An NQT gets around 23 or 24k and if they are buying a flat in the UK they are probably better off in the long run chipping away at the mortgage and having their pension and NI paid than earning 2k in the ME. If they have to rent in the UK then they're better off in the ME. Most young people stay at home with parents though so they don't pay any rent.

    How much are Qatari local teachers getting?
    abikuwait and Mr_Frosty like this.
  8. Mr_Frosty

    Mr_Frosty Established commenter

    FWIW In many parts of the UK you can't get a mortgage that will allow you to buy anything on a salary of 23-24K if you're single (unless you have a HUGE deposit) - or at least you couldn't when I was last living in the UK.
  9. taiyah

    taiyah Occasional commenter

    @krakowiak6 I take your point but your contribution is limited to one particular set of teachers in a completely different part of the desert. There are of EAL or ESL jobs here, not sure where you got your information from... Our school employed 4 alone.

    As for getting a loan for ANYBODY earning £23-24k and being approved for a loan in the UK for a property.. That flat is what, worth less than £90k? Simple math will tell you that earning tax free salary for 5-8 years can knock that loan off quick smart.
    Mr_Frosty likes this.
  10. krakowiak6

    krakowiak6 Occasional commenter

    I don't know where people get these huge deposits from nowadays. They aren't all working in the Me.

    From looking at Spare Room there seems to be aLOT of landlords renting out rooms all over the place. Buy2let has ruined affordable housing in the UK.
  11. Mr_Frosty

    Mr_Frosty Established commenter

    I gave 3 NQTs a lift to work in my last UK job and 2 of them had mortgages, but only after getting a £20K+ deposit from their families. The third had no chance in the SE to get a mortgage big enough to buy their own place. Since I've lived here they've relocated 'up north' so that they could get on the property ladder - I think for people just starting their careers housing can be a big problem.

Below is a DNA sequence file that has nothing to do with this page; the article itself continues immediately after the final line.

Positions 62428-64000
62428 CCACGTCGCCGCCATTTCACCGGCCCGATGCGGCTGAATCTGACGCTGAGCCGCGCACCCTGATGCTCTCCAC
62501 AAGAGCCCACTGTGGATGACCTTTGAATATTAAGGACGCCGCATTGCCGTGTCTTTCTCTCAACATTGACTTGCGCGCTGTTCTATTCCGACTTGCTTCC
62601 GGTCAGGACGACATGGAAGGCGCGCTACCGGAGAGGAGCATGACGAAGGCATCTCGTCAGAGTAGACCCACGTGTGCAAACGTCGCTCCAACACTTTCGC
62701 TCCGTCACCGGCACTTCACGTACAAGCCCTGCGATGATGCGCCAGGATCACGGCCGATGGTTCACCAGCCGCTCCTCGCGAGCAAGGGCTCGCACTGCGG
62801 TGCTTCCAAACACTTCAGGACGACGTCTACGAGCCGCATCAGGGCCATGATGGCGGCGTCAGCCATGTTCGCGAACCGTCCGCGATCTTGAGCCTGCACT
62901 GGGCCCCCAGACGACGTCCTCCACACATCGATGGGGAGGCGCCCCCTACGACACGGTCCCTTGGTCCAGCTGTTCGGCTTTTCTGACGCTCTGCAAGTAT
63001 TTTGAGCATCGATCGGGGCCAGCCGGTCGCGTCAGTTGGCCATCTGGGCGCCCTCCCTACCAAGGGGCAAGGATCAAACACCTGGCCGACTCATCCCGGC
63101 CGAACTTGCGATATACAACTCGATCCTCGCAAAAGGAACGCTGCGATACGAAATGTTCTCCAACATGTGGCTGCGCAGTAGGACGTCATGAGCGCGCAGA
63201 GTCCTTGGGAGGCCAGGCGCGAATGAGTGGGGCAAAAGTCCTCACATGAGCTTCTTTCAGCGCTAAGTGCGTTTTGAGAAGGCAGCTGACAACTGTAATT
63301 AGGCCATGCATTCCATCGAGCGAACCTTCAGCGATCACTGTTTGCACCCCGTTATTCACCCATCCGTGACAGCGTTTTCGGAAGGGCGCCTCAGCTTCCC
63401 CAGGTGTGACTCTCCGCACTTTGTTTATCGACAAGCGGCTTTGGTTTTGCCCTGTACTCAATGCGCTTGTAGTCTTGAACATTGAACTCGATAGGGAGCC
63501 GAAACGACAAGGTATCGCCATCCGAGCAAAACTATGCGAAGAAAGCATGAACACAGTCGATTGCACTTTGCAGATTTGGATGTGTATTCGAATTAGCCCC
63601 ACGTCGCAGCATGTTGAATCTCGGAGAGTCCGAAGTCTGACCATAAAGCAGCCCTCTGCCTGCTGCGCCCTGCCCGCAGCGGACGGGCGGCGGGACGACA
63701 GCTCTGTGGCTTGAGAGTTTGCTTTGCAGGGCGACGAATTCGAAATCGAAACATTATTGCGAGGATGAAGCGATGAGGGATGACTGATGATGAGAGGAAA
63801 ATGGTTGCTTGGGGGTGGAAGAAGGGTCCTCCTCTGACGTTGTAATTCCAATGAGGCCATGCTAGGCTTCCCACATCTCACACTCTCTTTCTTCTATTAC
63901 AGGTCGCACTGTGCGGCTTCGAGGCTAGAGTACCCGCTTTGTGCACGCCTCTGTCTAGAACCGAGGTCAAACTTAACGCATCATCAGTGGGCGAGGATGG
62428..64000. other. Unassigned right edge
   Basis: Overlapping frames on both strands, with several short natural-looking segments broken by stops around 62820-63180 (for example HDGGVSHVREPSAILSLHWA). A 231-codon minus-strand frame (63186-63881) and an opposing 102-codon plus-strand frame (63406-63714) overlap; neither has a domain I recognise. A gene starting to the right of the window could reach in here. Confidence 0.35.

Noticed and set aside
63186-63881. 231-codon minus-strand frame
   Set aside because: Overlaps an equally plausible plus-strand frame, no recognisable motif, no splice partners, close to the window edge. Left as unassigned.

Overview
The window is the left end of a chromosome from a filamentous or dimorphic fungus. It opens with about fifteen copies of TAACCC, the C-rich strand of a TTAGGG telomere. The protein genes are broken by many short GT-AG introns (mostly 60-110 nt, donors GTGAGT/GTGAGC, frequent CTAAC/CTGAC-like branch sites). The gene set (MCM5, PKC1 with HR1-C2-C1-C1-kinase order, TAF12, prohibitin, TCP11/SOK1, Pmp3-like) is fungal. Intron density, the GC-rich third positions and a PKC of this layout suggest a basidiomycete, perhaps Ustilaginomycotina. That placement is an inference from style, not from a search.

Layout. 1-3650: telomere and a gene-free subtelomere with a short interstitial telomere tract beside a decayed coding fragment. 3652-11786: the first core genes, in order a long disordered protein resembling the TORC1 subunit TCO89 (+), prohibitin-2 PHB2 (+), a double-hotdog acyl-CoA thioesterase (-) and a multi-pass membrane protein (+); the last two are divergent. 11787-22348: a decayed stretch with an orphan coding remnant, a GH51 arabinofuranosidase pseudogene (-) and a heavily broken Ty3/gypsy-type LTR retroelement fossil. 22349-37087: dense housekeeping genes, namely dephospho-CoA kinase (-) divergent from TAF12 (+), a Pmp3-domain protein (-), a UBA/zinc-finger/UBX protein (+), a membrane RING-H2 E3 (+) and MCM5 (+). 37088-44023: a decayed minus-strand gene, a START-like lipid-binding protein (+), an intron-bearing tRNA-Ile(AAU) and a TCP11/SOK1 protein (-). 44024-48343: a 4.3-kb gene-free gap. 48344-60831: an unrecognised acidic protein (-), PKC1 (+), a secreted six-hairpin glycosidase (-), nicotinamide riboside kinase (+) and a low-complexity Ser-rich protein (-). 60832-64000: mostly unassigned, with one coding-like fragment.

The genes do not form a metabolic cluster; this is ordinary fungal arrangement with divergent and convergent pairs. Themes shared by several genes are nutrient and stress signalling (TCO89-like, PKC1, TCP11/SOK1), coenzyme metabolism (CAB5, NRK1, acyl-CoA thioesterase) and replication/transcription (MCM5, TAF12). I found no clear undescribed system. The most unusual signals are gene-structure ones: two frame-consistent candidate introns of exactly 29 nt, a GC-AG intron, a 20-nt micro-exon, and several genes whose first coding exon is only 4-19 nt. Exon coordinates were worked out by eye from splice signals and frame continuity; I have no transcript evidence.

12. the hippo

    the hippo Lead commenter Community helper

    If you have a big student loan, Mr_Frosty, then it might be an even bigger problem.
  13. Mr_Frosty

    Mr_Frosty Established commenter

    Agreed. I assume they all did have some loans but I have no idea how - they weren't a thing when I was at uni.
  14. 4019775

    4019775 New commenter

    If you teach a shortage subject you can return to the state sector no problem. But these days most of those jobs are not worth having.

    Also depends where and for whom you have taught. I taught for school board in Vancouver and Education Queensland in Oz. They are very different employers from the many schools on the circuit that are in the gutter when it comes to more or less everything. I returned to the UK (Maths/Chemistry IB experience) and got a top drawer old school private (turned down jobs in UAE, Nigeria and Bahrain to take it). Our school would not touch anyone from the 'circuit'. Things may well have been different years ago but so many of these schools are now simply awful.
  15. dumbbells66

    dumbbells66 Lead commenter

    Turned down Nigeria? They way i remember it @swsimp160 or @4019775, which ever accoint you use.... they dropped you before you before you even got there...and this is why you are so bitter about "the circuit".

    Although your constant comments about this top notch school in the UK not wanting to touch anyone with international experience, but yet they did hire you.... oh wait, thats right, you dont actually have any, but yet you get get bent out of shape and launch into personal attacks when your completely incorrect posts get pointed out to you.

    Keep up the good work....it always makes me smile
    WatchYourTongue and Mr_Frosty like this.
  16. the hippo

    the hippo Lead commenter Community helper

    Rules can often be bent or avoided in Qatar, especially if you have wasta.
  17. Pat10

    Pat10 New commenter

    I returned to the UK after teaching in Qatar for a couple of years. I took a risk to fly back to the UK for interviews in the Spring Half Term, in the final year of my contract and it paid off. I think it very much depends on where you are planning to settle when you return, as there are Teacher shortages in certain parts of the UK. It will also help if you try and take on some responsibility or some form of CPD, while you are in Qatar.
  18. RainbowWings

    RainbowWings New commenter

    It depends on a number of factors but primarily where in the UK you would like to teach. I had no problems securing a permanent contract returning to the South East (some years ago now) but more recently have had no such luck in an area where there is a surplus of teachers, few permanent posts advertised and people just don't leave.